The Stafford County Board of Supervisors rejected a proposal by county administrator C.M. Williams Jr. on Wednesday to use $1.5 million in reserve funds to balance the budget, and instead directed him to slash that amount from county services.

The decision, which passed despite objections from Supervisors Alvin Y. Bandy (R-George Washington) and Lindbergh A. Fritter (R-Griffis-Widewater), once again divided the board and left some wondering whether a budget would ever get passed.

"It's an exercise in futility," said Bandy, who expressed doubts that there were more places where the budget could be trimmed. "I guess certain members of the board are afraid to make a decision."

One cut will be the $312,000 upgrade of the county's maps and mapping system, but officials are still trying to figure out where else to trim services, Williams said Friday afternoon.

The budget, which will be addressed on Tuesday, has turned into a giant thorn in the side of board members. The process has been difficult from the beginning, with the policymakers haggling over different ways to account for a $6 million budget shortfall.

A proposed 6-cent tax increase, which would have made up for much of the shortfall, was whittled down to 3 cents before finally being dropped altogether. That prompted cries of election-year politicking because Supervisor Robert C. Gibbons (R-Rock Hill), who is up for reelection in November, pushed to drop the tax hike.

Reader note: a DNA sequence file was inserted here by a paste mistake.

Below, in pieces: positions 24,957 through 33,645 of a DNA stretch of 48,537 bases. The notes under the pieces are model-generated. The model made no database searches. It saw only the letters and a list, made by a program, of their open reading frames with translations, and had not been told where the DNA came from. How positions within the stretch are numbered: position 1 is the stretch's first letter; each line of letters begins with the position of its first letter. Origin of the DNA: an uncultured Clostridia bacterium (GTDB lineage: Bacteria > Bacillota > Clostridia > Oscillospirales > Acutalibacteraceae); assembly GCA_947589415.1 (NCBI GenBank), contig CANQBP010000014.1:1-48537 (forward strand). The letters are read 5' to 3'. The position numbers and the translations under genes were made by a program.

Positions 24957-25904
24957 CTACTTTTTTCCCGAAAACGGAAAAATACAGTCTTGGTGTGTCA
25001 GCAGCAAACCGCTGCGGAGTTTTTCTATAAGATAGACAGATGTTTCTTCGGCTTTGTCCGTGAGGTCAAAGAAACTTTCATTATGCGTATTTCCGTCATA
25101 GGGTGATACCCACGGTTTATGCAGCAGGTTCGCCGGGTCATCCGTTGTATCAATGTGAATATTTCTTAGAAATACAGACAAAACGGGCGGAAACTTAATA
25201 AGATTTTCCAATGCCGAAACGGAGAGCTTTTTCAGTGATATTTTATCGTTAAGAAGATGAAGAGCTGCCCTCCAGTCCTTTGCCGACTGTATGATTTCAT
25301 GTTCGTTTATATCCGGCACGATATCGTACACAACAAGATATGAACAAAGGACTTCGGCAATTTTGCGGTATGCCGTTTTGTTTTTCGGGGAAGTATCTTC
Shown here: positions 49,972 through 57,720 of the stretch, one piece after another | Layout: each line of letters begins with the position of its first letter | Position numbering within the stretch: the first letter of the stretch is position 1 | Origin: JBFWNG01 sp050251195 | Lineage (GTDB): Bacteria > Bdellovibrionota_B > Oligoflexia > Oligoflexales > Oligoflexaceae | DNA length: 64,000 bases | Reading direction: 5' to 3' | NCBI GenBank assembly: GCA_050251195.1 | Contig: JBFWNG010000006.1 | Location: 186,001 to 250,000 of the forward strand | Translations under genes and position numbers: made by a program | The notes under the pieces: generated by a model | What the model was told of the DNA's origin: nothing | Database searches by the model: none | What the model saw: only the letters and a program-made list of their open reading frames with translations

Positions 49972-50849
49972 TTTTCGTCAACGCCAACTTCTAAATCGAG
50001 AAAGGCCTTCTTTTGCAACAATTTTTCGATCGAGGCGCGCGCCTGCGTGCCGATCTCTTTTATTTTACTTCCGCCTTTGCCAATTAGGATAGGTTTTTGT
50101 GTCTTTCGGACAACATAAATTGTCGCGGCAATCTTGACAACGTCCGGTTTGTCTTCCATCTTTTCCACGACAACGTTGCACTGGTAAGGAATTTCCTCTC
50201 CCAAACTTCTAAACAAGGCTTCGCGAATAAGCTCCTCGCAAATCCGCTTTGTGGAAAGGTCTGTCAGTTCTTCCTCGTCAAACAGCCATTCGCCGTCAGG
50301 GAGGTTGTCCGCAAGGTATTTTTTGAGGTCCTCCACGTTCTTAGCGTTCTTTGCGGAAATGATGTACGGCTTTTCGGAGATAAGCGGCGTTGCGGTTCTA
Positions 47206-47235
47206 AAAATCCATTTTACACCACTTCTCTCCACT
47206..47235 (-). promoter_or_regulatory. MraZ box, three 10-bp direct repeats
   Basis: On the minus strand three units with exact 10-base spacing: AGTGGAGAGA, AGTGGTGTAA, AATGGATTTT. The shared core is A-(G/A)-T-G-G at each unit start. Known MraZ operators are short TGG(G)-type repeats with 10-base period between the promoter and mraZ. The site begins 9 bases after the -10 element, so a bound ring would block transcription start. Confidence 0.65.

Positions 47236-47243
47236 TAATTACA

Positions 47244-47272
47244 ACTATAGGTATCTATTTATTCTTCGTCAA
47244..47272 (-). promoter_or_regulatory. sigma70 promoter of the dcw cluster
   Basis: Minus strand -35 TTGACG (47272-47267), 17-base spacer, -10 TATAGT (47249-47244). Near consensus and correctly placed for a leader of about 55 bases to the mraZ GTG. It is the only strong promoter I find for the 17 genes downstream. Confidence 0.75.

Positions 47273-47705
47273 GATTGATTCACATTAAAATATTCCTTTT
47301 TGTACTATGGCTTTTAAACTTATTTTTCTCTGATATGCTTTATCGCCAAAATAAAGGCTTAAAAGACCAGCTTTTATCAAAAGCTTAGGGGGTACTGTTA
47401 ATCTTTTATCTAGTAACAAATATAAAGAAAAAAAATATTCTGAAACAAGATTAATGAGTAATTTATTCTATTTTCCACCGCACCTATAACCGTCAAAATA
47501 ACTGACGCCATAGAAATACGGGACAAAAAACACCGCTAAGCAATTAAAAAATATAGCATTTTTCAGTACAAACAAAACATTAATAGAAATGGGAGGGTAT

Those sentiments remain and still dog the discussions.

"Some board members -- and I don't want to second-guess members -- but some want to wait until this November and take a look at a five-year plan," said Supervisor Ferris M. Belman Sr. (I-At Large). "We didn't even give a two-year plan consideration. I just hope it's not a move to wait until after election."

Then a plan by Chairman Kenneth T. Mitchell (R-Aquia) to borrow $1 million from water and sewer reserves sparked another round of spats before the unpopular idea eventually was discarded. And for the last few weeks, budget talks have almost entirely stalled, with few new ideas being voiced.

In any case, board members realize that regardless of what they do at this point, the county is in a difficult spot. Even after returning the $1.5 million to the fund balance, Stafford has only $3.7 million in reserves. The county started this fiscal year with $9.8 million but was forced to spend $5.8 million to pay bills.

"I think we've got a big problem coming next year," said Supervisor David R. Beiler (I-Falmouth), who has been adamantly opposed to raising taxes. "There will be a lot of pressure to raise taxes if growth keeps coming. Basically we're wringing all the fat out this year, but we won't be able to do that next year. We've got to find a way to slow down growth in a hurry as much as we can or we'll have to raise taxes next year.

"We did belt tightening this year, but we've tightened it to the last notch."